296 Mass. 310

November 12, 1936 - December 29, 1936

Court Below: Superior Court, Hampshire County


Contract, Validity. Public Policy.

An agreement to obtain a common victualler's license in a town was not as a matter of law illegal and void as against public policy even though it was accompanied by declarations of the promisor that "I know the selectmen," that they "were friends and they would give the license," and that he had a "pull and everything to get" the license.

CONTRACT. Writ in the Superior Court dated April 7, 1926.

The action was tried before Leary, J. There was a verdict for the defendant on the first count of the declaration, and a verdict for the plaintiff on the second count in the sum of $1,550. The defendant alleged exceptions.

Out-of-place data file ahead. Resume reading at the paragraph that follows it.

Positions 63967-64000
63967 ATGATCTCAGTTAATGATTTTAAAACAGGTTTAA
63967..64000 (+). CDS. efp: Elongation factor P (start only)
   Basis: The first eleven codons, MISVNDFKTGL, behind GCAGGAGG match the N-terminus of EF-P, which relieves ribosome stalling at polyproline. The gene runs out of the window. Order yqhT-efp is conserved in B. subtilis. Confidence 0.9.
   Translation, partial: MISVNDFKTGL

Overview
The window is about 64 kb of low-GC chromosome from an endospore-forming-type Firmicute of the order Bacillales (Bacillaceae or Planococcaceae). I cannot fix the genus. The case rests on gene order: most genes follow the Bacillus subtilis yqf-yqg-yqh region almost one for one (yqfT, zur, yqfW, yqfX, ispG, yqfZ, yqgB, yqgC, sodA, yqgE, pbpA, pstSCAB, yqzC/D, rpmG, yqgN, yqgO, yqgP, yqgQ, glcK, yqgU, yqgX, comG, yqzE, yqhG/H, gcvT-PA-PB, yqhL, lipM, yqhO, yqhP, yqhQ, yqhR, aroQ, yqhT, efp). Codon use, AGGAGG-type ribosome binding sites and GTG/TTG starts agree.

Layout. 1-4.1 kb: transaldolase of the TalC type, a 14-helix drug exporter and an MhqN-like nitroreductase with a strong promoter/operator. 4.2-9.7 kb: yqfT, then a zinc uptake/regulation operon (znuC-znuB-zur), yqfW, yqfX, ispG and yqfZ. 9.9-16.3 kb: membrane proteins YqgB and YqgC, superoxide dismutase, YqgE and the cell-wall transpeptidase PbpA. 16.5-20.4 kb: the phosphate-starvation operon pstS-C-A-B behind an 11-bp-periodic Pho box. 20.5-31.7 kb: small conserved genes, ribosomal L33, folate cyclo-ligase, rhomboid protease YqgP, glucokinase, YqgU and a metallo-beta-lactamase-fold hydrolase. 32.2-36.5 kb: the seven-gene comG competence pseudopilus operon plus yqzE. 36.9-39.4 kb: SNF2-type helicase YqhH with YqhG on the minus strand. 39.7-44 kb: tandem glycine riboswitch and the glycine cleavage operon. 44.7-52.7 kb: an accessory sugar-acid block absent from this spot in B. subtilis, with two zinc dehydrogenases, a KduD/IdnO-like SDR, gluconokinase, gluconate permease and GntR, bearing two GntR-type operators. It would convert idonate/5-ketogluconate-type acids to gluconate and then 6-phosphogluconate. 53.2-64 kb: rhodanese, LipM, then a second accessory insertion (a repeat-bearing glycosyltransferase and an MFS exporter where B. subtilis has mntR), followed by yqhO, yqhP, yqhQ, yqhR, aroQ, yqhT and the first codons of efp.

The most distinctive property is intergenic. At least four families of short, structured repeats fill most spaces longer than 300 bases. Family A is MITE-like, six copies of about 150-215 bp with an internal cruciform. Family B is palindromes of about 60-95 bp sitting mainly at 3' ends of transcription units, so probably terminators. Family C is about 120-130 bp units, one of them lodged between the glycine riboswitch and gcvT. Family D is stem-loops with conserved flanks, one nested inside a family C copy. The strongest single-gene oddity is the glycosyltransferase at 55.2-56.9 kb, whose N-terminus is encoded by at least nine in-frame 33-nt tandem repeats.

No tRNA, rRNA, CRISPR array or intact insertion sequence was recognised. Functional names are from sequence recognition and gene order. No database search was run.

J. T. Storrs, for the defendant, submitted a brief.

J. A. Cohen, for the plaintiff.

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PIERCE, J. This is an action of contract in two counts. The first count as amended is for an alleged breach of contract to sell to the plaintiff a lunch cart, with the guaranty by the defendant, contained in the contract, that he would obtain from the selectmen of the town of Warren, Massachusetts, for the plaintiff, a common victualler's license. It was alleged that the contract further provided that, if after the plaintiff went into business the business proved unsatisfactory, the defendant would return to the plaintiff all moneys expended by him "on account of the same." The second count as amended is for money paid and expended "and debts incurred for the benefit of and to the use of the defendant."